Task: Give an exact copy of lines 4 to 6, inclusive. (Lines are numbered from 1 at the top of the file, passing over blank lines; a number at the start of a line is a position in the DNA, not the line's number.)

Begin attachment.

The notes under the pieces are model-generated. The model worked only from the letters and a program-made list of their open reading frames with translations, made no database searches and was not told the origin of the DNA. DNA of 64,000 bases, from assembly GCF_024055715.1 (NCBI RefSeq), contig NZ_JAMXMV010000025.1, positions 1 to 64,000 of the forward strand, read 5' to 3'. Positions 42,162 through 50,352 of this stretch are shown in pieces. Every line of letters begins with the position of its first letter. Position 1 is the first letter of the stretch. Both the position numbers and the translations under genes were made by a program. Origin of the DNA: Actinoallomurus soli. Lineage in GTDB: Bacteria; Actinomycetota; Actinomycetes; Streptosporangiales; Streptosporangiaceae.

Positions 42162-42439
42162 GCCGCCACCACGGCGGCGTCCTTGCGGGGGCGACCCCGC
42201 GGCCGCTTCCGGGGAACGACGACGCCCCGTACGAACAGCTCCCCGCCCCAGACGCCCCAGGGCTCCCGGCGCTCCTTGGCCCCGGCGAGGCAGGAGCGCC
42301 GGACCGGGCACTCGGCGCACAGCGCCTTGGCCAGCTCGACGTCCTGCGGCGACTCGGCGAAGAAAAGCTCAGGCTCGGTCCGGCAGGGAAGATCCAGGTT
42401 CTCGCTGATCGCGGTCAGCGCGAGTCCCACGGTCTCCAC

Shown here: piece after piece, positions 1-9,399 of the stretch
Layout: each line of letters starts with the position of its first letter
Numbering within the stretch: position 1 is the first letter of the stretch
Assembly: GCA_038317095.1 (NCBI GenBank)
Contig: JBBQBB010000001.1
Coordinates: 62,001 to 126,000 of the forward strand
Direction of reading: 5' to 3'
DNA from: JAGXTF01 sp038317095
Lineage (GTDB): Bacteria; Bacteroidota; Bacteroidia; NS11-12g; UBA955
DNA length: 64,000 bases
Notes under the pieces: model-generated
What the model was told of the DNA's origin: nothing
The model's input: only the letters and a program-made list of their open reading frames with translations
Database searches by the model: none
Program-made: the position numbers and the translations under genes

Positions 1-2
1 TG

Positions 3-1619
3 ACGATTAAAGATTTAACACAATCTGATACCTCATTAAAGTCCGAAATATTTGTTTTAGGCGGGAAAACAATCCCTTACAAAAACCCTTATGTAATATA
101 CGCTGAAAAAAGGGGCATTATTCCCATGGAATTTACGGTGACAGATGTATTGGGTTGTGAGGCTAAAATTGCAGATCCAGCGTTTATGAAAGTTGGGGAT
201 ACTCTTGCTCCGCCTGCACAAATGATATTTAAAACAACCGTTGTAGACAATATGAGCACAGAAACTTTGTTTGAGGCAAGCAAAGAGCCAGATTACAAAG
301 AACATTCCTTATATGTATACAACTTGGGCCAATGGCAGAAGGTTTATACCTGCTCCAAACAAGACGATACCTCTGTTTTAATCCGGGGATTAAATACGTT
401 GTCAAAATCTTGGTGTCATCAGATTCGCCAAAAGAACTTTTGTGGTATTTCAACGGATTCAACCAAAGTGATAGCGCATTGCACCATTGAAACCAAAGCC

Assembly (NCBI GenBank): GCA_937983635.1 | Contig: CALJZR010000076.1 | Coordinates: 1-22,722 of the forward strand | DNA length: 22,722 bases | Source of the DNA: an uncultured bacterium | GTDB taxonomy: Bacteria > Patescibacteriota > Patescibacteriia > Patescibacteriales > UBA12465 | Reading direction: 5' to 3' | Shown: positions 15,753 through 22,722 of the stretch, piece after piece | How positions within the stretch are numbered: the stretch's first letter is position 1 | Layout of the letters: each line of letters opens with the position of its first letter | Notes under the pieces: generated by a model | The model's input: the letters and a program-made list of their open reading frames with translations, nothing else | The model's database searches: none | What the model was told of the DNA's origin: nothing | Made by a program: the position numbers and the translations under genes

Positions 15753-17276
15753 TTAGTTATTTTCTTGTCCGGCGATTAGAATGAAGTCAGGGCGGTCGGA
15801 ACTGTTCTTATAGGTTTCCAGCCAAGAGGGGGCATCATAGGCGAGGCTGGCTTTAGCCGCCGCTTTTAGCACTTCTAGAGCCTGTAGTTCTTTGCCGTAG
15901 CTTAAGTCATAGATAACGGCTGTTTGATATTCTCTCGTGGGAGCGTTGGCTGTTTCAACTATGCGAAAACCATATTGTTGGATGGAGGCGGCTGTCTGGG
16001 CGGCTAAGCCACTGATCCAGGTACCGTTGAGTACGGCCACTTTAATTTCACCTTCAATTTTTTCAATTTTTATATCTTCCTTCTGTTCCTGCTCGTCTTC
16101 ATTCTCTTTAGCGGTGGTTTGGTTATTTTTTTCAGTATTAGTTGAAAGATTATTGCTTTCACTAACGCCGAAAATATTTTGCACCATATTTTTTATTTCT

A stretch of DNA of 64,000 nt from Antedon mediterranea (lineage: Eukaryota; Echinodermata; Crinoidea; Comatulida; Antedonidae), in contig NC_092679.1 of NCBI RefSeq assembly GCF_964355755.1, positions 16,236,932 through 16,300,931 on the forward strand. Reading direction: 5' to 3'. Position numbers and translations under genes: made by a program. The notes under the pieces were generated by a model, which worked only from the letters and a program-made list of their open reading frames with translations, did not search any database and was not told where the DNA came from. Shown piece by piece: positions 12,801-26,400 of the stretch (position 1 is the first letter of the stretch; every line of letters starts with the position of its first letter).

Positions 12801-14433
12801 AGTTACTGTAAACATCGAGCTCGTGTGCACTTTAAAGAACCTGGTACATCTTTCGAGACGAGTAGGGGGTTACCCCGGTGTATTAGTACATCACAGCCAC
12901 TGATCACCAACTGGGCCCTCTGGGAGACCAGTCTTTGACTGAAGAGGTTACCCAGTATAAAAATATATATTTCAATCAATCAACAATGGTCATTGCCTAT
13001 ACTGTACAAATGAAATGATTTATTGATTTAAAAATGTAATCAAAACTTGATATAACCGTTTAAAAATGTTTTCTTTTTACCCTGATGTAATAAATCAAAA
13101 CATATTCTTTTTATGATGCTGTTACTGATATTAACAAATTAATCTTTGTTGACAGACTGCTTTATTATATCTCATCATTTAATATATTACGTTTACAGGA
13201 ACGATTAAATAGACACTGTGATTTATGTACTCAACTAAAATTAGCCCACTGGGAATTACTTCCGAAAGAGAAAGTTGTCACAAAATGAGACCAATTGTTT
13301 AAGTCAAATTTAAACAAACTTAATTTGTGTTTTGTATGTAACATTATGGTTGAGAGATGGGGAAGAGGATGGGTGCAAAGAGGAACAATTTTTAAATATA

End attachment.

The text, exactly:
42201 GGCCGCTTCCGGGGAACGACGACGCCCCGTACGAACAGCTCCCCGCCCCAGACGCCCCAGGGCTCCCGGCGCTCCTTGGCCCCGGCGAGGCAGGAGCGCC
42301 GGACCGGGCACTCGGCGCACAGCGCCTTGGCCAGCTCGACGTCCTGCGGCGACTCGGCGAAGAAAAGCTCAGGCTCGGTCCGGCAGGGAAGATCCAGGTT
42401 CTCGCTGATCGCGGTCAGCGCGAGTCCCACGGTCTCCAC